Exploring the suitability and acceptability of peer support for older veterans
Research output: Contribution to journal › Article
Methodological approach - This was a sequentially staged research programme involving a scoping review of current practice and evidence, and a consultation with veterans. In total, 10 veterans (nine male, 1 female) took part in the consultation (M = 66 years).
Findings - Peer support was considered a suitable, particularly in addressing loneliness and social isolation. There was an understandable concern regarding its use with more complex issues such as trauma. An added issue was the implicit assumption that this consultation concerned transition; supporting younger veteran as they move from military to civilian life. This mirrored the focus of current UK policy and affected the focus of the consultation. Issues were also raised around sustainability of services more broadly.
Social implications - Peer support is appropriate in supporting older veterans, but must be implemented in a sustainable way. Raising awareness of the needs of older veterans in older adult services is an important implication for service development and delivery.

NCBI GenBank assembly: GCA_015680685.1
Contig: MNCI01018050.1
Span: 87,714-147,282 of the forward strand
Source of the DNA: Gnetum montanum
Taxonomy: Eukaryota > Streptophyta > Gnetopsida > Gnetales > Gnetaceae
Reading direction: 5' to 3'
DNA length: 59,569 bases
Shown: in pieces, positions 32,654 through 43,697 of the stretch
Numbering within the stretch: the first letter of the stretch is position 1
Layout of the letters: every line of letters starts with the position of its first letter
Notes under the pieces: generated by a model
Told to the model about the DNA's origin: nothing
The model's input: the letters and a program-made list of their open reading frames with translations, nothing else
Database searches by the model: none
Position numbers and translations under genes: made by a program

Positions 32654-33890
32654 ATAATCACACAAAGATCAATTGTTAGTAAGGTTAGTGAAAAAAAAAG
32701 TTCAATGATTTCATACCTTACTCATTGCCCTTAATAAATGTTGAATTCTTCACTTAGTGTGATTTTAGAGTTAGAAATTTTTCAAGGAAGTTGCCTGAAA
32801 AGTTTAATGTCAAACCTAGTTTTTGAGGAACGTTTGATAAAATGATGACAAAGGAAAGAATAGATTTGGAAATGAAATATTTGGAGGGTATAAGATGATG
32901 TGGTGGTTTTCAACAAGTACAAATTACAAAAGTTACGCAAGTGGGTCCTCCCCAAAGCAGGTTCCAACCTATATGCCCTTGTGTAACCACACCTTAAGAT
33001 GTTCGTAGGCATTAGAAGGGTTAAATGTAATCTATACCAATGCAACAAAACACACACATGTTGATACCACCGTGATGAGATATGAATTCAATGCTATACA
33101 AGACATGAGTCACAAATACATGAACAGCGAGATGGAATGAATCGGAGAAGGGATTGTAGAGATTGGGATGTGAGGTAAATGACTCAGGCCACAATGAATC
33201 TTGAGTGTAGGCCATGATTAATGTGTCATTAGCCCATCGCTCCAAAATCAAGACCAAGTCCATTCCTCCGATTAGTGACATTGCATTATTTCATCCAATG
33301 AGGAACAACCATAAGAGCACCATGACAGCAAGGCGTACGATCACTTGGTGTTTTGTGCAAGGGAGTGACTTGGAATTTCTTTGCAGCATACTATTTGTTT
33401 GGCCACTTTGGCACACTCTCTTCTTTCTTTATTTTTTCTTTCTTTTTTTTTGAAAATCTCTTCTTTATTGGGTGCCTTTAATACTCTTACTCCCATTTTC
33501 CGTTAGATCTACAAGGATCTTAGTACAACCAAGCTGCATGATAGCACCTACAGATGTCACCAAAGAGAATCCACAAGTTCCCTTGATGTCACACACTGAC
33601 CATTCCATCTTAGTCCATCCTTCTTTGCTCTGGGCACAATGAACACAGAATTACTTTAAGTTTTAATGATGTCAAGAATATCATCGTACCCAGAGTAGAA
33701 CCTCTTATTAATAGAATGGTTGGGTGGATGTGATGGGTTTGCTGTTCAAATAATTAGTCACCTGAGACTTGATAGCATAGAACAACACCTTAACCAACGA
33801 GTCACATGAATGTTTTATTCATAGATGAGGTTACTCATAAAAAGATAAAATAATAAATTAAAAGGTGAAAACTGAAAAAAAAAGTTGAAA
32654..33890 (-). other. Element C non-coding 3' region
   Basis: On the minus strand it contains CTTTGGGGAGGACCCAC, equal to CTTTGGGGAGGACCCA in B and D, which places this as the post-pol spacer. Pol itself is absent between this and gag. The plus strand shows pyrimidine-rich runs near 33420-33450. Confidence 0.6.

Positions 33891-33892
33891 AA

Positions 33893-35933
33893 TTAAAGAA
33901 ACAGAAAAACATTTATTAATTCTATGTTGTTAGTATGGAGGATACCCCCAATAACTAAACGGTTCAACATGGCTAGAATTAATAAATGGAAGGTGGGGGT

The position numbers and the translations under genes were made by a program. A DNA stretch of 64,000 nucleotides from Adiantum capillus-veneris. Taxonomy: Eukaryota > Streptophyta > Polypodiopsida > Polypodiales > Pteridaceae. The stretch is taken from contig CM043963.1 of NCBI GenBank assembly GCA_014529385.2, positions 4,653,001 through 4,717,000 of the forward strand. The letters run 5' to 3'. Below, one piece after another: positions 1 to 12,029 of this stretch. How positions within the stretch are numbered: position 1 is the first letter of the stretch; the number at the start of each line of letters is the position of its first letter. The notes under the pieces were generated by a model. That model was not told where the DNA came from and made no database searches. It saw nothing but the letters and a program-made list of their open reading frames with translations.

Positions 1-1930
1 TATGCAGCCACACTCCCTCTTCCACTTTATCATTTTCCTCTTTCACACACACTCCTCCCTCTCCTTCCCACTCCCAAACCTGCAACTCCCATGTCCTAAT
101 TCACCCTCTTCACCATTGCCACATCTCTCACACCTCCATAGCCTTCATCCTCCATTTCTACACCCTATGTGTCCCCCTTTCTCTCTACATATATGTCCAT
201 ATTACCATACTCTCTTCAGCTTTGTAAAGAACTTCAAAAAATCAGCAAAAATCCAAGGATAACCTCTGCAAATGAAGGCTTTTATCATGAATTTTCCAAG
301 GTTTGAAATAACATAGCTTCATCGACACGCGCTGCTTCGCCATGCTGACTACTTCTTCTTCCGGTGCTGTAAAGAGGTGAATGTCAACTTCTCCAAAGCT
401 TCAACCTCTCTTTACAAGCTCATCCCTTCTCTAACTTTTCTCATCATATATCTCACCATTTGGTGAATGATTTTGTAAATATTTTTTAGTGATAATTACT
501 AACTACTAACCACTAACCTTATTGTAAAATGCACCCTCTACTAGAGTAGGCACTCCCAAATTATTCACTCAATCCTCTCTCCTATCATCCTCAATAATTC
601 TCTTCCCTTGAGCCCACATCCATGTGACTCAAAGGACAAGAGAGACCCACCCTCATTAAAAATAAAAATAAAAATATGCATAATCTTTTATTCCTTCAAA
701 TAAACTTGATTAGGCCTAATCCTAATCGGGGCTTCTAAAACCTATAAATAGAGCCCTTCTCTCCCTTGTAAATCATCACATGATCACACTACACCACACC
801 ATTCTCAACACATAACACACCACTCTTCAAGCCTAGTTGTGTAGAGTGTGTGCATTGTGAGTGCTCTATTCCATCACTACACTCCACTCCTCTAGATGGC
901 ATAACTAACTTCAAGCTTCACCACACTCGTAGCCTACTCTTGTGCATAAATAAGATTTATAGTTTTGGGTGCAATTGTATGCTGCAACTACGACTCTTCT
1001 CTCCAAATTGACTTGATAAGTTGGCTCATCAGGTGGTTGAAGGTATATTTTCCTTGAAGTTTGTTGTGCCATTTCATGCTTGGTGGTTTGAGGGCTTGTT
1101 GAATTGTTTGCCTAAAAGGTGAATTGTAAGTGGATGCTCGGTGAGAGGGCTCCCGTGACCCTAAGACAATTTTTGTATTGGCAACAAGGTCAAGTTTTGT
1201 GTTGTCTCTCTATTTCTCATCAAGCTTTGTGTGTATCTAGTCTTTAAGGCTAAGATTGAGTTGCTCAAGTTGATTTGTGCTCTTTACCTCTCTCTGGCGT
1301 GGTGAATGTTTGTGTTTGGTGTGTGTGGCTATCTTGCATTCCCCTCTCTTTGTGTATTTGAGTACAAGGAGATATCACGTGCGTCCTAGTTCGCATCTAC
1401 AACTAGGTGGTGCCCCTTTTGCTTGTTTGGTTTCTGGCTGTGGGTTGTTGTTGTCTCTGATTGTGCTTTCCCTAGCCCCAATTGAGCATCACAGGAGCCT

Originality - There is a considerable lack of research concerning older veterans, particularly concerning their formal and informal social support needs. This paper addresses the current gap in the literature.
|Journal||Quality in Ageing and Older Adults|
|Early online date||20 Apr 2017|
|State||E-pub ahead of print - 20 Apr 2017|
- Exploring the suitability and acceptability of peer support for older veterans
Accepted author manuscript (Post-print), 435 KB, PDF-document
Due to publisher’s copyright restrictions, this document is not freely available to download from this website until: 20/04/18